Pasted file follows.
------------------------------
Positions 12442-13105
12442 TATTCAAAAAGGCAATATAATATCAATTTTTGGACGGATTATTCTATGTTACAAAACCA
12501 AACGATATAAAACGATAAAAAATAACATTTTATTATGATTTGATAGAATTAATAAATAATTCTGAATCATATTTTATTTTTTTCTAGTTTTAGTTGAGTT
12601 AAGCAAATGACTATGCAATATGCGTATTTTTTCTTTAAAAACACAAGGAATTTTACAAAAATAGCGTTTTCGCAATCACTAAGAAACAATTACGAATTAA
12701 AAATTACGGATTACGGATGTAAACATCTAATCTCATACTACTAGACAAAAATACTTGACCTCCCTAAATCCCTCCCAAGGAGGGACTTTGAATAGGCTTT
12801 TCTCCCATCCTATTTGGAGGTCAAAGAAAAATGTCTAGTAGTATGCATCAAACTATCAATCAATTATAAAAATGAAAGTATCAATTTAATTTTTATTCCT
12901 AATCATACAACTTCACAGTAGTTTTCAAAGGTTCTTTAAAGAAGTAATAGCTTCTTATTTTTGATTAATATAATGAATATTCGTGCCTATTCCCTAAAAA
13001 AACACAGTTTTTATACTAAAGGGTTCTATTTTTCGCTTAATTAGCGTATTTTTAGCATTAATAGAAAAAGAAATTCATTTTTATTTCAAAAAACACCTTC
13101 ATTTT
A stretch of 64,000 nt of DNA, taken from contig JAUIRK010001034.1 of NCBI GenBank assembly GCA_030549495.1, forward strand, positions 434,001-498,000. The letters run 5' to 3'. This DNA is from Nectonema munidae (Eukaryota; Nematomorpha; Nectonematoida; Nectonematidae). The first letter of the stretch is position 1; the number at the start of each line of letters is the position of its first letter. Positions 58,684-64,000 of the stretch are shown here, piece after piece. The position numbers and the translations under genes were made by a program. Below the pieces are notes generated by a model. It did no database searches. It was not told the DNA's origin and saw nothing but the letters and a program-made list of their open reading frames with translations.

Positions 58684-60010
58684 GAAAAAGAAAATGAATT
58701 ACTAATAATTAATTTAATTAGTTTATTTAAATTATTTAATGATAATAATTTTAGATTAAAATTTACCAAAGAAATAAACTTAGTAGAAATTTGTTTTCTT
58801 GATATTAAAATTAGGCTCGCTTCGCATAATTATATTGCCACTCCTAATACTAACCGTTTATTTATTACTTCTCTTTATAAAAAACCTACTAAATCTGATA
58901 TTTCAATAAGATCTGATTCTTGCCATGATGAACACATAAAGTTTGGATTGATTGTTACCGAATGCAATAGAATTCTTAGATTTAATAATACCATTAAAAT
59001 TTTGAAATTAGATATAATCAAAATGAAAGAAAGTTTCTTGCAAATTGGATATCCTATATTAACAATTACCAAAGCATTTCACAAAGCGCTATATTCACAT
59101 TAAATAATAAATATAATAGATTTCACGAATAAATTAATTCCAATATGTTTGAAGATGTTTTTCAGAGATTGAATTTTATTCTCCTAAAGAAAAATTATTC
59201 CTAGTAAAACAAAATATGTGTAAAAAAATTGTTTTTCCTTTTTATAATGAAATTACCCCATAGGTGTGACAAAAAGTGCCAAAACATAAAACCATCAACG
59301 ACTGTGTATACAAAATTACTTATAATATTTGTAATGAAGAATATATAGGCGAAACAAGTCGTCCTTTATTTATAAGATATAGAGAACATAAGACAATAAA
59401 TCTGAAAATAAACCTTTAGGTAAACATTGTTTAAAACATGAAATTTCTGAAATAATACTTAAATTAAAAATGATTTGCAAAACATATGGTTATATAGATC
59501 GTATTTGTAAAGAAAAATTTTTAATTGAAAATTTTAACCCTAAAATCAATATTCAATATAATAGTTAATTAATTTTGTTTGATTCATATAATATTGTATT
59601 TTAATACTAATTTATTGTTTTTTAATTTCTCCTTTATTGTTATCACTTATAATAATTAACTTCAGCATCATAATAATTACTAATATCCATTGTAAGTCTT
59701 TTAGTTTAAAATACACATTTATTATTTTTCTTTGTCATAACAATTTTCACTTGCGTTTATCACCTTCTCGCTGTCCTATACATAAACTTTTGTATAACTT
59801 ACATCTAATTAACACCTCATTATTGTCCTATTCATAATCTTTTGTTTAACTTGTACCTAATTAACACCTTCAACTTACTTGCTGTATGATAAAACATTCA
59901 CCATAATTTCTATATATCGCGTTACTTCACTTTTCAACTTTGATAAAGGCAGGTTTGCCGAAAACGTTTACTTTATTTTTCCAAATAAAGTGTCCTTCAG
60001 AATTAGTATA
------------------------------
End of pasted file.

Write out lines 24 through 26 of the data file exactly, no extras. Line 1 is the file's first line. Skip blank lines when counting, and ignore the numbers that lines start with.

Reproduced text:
59801 ACATCTAATTAACACCTCATTATTGTCCTATTCATAATCTTTTGTTTAACTTGTACCTAATTAACACCTTCAACTTACTTGCTGTATGATAAAACATTCA
59901 CCATAATTTCTATATATCGCGTTACTTCACTTTTCAACTTTGATAAAGGCAGGTTTGCCGAAAACGTTTACTTTATTTTTCCAAATAAAGTGTCCTTCAG
60001 AATTAGTATA